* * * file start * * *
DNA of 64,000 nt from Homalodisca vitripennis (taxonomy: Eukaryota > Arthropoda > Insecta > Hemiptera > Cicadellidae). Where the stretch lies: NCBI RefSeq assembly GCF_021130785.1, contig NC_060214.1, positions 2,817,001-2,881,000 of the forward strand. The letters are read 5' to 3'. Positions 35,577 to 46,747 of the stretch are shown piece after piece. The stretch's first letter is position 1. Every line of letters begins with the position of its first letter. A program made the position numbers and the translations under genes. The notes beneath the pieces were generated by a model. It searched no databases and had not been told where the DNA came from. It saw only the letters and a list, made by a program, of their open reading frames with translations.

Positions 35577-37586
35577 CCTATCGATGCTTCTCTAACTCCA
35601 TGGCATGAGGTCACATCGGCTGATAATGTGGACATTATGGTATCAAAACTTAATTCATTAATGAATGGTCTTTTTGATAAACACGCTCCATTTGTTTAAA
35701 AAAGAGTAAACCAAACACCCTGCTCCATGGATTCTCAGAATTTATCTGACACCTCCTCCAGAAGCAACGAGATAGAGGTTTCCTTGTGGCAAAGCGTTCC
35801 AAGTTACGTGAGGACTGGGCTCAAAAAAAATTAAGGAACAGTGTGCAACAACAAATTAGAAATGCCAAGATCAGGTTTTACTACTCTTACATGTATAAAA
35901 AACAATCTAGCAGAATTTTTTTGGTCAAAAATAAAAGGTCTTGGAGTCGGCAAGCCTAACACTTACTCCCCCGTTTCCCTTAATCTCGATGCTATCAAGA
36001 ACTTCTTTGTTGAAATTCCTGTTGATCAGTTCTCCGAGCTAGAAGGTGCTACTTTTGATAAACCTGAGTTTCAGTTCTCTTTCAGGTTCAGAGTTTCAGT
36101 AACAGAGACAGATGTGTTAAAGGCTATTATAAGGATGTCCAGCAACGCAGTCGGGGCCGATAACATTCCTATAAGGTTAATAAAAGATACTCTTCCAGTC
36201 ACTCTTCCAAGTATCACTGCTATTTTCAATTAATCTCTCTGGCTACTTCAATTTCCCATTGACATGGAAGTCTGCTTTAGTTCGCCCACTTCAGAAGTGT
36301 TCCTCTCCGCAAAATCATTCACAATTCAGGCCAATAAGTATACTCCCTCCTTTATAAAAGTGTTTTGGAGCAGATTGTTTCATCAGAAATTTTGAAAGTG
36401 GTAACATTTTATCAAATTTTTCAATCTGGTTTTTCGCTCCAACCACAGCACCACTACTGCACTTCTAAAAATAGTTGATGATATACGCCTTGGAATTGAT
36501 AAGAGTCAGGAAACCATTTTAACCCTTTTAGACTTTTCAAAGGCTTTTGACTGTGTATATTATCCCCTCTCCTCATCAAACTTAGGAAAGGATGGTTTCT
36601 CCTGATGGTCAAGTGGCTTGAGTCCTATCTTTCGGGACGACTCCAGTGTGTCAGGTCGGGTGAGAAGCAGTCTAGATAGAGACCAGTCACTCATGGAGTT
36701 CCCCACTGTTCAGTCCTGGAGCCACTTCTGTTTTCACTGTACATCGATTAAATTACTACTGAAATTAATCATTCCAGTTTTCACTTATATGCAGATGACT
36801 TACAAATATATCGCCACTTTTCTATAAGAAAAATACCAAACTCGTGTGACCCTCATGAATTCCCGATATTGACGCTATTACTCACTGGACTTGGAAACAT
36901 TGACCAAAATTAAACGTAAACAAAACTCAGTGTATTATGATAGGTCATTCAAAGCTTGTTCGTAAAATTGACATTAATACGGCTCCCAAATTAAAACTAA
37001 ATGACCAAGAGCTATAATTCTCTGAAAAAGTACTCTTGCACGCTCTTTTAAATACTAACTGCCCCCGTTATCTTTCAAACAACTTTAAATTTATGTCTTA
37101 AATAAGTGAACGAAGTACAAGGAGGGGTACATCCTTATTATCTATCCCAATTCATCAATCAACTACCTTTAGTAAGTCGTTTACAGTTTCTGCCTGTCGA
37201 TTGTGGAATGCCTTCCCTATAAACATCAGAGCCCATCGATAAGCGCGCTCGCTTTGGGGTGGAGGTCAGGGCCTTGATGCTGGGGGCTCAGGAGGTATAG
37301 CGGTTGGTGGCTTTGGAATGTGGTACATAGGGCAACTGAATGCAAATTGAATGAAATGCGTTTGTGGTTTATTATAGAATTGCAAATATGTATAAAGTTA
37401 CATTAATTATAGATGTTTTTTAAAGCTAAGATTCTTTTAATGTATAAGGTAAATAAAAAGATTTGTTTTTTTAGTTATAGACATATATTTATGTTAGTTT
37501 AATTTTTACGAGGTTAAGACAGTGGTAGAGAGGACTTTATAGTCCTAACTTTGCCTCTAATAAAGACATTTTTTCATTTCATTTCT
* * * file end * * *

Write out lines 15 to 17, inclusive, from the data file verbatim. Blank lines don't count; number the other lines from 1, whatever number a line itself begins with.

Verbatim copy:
36701 CCCCACTGTTCAGTCCTGGAGCCACTTCTGTTTTCACTGTACATCGATTAAATTACTACTGAAATTAATCATTCCAGTTTTCACTTATATGCAGATGACT
36801 TACAAATATATCGCCACTTTTCTATAAGAAAAATACCAAACTCGTGTGACCCTCATGAATTCCCGATATTGACGCTATTACTCACTGGACTTGGAAACAT
36901 TGACCAAAATTAAACGTAAACAAAACTCAGTGTATTATGATAGGTCATTCAAAGCTTGTTCGTAAAATTGACATTAATACGGCTCCCAAATTAAAACTAA